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Essay: Did Martin Luther King Really End Segregation? Exploring the Contributions of Key Figures

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Martin Luther King Jr. was an American Baptist minister well known for his contribution to the Civil Rights Movement. He is famous for his “I have a Dream” speech, on August 28, 1963, and was deeply inspired by Mahatma Gandhi. But did he really contribute that much to the end of segregation of black people? There are a few other iconic characters, such as Rosa Parks, Malcolm X, and Little Rock High School. The assassination of Martin Luther King made a significant effect on segregation, and soon after his death, discrimination of the black race started to diminish rapidly. But did he really make a large difference?

The civil rights movement was an attempt by black people to gain social, political, and economic equality with white people. It started to succeed in the 1950’s.

Martin Luther King is said to have been the king of the Civil Rights Movement as he was perhaps one of the only people who led such a large protest as the march on Washington. He made the speech “I have a Dream”, which was a 16-minute speech which may have had a very large effect on segregation between blacks and whites. Probably the thing which made this speech significant, and of Martin Luther King himself, is that he did not use violence in any part of his action at all, and he stuck to the power of words to influence the direction of society. In the South, segregation was enforced and black and white people were completely separated in society. Martin Luther King played a big role by the bus boycott he led, where the whole African American community was told to boycott the buses and the black people walked everywhere instead, and so the white community had to really react to this as the buses were not getting enough passengers. This may be one of the many reasons why Martin Luther King may be considered the king of the Civil Rights Movement. But how about the others?

The Little Rock Nine was a group of nine African-American students in Little Rock Central High School, in 1957. The school was originally racially segregated, and so they were initially prevented from entering the school. On the first day of school, a crowd of angry white people pushed them away from the school as they tried to enter. They attended after the American President Eisenhower sent the United States Army to let them into the school. This is thought to be a very important event in the Civil Rights Movement, even though it is not that well-known. They were not even adults yet, which makes their actions significant and brave.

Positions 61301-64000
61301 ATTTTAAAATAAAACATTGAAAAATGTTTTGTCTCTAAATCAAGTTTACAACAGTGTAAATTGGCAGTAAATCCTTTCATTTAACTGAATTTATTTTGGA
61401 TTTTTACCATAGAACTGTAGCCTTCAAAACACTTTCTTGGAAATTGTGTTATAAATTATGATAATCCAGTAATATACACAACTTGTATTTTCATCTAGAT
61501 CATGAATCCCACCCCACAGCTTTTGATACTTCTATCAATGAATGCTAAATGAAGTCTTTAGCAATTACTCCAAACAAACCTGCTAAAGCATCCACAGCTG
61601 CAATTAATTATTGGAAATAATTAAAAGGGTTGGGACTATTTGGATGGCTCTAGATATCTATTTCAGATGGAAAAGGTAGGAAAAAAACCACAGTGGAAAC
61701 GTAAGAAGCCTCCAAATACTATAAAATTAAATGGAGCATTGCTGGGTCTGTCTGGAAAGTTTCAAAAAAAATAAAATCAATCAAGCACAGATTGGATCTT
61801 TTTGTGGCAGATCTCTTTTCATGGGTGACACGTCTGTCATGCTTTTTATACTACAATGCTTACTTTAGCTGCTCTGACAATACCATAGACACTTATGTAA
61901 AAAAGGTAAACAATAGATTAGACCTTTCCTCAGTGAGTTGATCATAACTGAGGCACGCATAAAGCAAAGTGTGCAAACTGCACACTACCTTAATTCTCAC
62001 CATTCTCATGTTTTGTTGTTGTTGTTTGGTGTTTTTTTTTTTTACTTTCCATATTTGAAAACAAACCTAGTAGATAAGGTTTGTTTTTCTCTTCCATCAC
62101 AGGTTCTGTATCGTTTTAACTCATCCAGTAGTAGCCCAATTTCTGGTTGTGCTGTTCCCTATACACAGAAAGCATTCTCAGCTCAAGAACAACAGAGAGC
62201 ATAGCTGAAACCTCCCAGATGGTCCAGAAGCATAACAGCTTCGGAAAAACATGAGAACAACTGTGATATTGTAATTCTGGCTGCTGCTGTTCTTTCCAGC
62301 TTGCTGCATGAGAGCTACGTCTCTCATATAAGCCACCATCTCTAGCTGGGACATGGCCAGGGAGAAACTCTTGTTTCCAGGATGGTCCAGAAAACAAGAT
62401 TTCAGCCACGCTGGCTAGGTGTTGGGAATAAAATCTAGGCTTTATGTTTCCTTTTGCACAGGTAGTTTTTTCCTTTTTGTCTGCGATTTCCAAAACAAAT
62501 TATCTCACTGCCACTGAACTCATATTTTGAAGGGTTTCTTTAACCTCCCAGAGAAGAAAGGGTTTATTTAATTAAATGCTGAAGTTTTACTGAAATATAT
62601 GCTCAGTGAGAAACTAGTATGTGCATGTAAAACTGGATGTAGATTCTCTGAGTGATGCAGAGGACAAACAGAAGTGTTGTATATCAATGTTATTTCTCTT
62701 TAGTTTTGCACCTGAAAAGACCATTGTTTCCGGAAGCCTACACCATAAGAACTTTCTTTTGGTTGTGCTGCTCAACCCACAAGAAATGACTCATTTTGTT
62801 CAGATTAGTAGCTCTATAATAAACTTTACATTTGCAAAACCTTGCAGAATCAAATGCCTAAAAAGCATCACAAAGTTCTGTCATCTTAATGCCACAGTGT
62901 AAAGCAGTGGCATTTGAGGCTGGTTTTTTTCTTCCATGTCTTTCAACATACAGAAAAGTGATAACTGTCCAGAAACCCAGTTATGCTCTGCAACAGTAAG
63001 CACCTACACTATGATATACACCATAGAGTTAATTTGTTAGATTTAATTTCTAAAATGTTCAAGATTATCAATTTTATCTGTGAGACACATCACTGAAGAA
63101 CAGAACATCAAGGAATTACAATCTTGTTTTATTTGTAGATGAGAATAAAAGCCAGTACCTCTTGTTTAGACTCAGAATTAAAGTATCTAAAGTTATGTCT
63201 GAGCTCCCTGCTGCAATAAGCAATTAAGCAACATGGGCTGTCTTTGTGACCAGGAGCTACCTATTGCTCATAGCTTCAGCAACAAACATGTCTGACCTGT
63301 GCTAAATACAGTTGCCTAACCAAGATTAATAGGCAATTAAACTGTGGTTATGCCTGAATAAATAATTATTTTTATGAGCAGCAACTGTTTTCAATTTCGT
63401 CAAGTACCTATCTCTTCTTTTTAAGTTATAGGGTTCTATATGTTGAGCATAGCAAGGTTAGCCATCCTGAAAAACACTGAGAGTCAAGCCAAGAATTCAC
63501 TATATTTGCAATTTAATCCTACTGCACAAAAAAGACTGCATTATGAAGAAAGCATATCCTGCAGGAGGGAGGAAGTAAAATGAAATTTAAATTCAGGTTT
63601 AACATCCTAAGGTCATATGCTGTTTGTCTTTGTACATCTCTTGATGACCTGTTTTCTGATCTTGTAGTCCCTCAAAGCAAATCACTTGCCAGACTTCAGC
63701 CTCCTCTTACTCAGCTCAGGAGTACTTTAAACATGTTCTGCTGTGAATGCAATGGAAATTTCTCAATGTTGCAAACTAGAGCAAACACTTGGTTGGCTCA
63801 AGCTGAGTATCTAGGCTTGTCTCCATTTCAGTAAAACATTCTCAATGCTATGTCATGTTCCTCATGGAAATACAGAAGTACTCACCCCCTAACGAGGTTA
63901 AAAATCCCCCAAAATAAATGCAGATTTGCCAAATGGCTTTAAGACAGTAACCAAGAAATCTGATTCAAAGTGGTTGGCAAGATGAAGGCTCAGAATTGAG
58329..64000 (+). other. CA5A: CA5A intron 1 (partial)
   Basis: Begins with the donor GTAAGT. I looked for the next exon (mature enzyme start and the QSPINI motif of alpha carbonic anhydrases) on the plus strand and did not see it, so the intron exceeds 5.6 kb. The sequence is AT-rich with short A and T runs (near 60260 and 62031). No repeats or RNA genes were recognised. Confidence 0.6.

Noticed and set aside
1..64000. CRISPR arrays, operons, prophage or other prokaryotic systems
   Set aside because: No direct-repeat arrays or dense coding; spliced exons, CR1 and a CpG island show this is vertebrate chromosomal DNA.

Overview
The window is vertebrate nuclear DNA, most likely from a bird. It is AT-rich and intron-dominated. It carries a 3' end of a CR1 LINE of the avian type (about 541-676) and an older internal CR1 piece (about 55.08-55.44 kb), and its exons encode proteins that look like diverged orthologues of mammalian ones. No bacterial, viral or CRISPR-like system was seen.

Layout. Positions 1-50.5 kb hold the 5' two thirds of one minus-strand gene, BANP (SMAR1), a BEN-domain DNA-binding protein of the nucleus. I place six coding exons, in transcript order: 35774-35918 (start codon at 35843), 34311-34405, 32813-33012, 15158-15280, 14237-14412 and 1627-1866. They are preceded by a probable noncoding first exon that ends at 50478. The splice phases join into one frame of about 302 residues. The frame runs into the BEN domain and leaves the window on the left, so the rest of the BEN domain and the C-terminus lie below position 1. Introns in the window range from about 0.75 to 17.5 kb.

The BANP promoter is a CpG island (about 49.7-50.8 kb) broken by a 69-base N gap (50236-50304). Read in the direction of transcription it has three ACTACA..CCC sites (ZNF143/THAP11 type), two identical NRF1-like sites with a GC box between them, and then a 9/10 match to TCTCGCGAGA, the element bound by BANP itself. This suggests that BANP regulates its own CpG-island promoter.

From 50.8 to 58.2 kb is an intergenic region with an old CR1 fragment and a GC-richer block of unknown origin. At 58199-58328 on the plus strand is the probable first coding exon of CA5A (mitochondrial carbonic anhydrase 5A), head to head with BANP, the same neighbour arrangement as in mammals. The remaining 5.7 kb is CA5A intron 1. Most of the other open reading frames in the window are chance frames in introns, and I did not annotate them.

Rosa Parks was an activist in the Civil Rights Movement. In the 1950s and 1960s, black people and white people sat in different parts of a bus, and were completely separated. White people, when the white section was full, had a priority over black people in the black section. This had happened to Rosa Parks, who was most famous for refusing to obey the order of a bus driver, James F. Blake, to give up her seat in the coloured section of a bus (at the time there were two sections; coloured and white), after the section for white people was filled. She had stood up for equality of black and white people, and this was a very big step towards abolition of segregation. Also, she was a woman, which was also another weak position in society at the time, which shows her courage in doing this. She played the main role in the bus boycott led by Martin Luther King, and, he might have been much less famous without her presence.

Malcolm X was an African-American Muslim minister and human rights activist. His parents once told him to be proud of the colour of his skin, even though he was living in an openly anti-black society. His father had incredibly dark skin whilst his mother had extremely light skin. He was a black supremacist, and this is very rare in the whole of history.

Did Martin Luther King really say his own opinions? I personally think that he wanted to say exactly the same thing as Rosa Parks, Malcolm X, Little Rock Nine, and many others, and that it is just that he managed to give the largest effect on America and the world, and that it was his actions which makes him very famous.

To summarise, Martin Luther King was not the king of the Civil Rights Movement, as, even though he has contributed a lot, including the march of Washington, and his “I have a Dream” speech, the contribution of others largely helped with his success and fame as the “king” of the Civil Rights Movement. Without the help of Rosa Parks, Malcolm X, Little Rock Nine, and other key black members, black segregation may never have been abolished. Although he got assassinated himself, many others had also been assassinated, such as Malcolm X, and also should be respected equally.

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